Abstract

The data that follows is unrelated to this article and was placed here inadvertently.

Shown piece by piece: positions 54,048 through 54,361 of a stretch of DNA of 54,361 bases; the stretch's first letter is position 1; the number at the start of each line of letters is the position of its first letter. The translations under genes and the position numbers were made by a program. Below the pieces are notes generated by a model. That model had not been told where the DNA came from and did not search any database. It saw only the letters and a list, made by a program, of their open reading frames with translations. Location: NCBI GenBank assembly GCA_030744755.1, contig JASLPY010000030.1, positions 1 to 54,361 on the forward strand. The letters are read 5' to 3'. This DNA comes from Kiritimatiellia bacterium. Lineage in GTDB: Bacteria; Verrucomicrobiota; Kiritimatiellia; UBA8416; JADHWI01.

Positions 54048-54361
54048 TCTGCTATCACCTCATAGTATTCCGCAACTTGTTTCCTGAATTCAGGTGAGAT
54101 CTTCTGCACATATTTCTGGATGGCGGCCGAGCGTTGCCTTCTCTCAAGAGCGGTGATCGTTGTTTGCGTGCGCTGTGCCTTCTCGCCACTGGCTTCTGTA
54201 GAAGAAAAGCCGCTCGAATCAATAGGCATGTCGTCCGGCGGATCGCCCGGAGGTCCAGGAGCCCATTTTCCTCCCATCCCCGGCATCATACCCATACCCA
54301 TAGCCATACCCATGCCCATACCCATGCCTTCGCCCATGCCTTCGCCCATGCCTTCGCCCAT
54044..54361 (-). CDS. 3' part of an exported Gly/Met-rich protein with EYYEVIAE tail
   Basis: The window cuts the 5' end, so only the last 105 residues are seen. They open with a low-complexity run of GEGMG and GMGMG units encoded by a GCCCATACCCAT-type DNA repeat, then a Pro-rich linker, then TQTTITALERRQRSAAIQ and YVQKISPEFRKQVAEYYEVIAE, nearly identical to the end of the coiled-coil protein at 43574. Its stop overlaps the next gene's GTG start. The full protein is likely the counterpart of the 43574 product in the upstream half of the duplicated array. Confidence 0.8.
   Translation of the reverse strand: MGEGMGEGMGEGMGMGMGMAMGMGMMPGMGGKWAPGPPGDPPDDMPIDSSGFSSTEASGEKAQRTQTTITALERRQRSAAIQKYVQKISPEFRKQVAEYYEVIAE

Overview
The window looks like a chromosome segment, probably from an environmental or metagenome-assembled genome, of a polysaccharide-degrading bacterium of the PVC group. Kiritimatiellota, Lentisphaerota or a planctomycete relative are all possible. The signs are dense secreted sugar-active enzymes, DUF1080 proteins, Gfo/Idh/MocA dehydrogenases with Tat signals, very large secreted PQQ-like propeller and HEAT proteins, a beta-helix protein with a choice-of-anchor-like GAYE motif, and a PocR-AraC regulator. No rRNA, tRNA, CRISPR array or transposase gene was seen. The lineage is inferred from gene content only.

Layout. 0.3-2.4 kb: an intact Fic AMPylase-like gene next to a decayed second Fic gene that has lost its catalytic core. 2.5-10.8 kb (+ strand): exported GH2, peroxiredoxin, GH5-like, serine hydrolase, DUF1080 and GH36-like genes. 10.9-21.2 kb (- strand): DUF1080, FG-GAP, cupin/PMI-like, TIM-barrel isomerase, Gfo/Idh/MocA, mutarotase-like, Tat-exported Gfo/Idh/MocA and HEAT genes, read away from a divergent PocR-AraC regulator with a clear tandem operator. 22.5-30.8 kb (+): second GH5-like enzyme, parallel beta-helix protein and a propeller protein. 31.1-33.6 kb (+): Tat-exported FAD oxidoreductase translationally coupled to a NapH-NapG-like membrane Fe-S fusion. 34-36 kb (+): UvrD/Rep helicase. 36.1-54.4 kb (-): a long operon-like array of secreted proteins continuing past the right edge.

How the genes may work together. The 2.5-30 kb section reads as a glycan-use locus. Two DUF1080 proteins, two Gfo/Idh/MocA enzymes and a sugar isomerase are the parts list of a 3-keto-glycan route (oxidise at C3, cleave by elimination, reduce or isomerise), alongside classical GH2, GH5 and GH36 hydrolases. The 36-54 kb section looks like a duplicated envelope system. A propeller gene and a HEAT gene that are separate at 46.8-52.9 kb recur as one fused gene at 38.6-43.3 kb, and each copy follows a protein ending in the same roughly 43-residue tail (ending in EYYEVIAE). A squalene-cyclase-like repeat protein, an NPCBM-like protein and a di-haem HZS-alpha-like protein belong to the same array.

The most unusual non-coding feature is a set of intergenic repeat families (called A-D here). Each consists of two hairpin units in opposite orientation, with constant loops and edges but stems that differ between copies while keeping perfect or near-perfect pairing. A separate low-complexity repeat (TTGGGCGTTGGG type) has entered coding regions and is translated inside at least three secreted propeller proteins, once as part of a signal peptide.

High-resolution environmental reconstruction for Central European terrestrial settings is commonly based on sediment records that provide the pollen spectra used for reconstruction of vegetation development. Alternatively, complementary algal, insect, or zooplankton assemblages and/or carbonate 18O isotope profiles are investigated. In this study, vegetation development and inferred climate evolution were documented on a decadal to centennial scale by analysis of land-plant cuticular lipids accumulated in lake sediments. Wax lipids derived from land-plant leaves and blades are source diagnostic and highly resistant to degradation. Their aerodynamic properties favor short-distance eolian transport, but they are less affected by possible long-distance transportation that complicates pollen analysis. The late glacial to Holocene sedimentary record of Lake Steisslingen, southwestern Germany, was investigated by palynological and geochemical means. Tundra-type pioneer vegetation consisting predominantly of grasses and herbs is dominated by nC31-alkanes, whereas pioneer birch forest yields preferentially nC27-alkanes. Establishment of a pine assemblage is recognizable by elevated nC29- and nC31-leaf-wax alkanes, and the diversification of deciduous forests in the Holocene is marked by nC29 dominance. Lipid geochemistry and palynology resolve decadal excursions such as the mid–Younger Dryas event. Centennial climate trends with pronounced and rapid changes at the Oldest Dryas–Bølling, Allerød–Younger Dryas, and Younger Dryas–pre- Boreal transitions are consistently reflected by molecular and palynological proxy data. The demonstrated suitability of an independent molecular proxy in paleoenvironmental studies provides new perspectives in high-resolution climate reconstruction.

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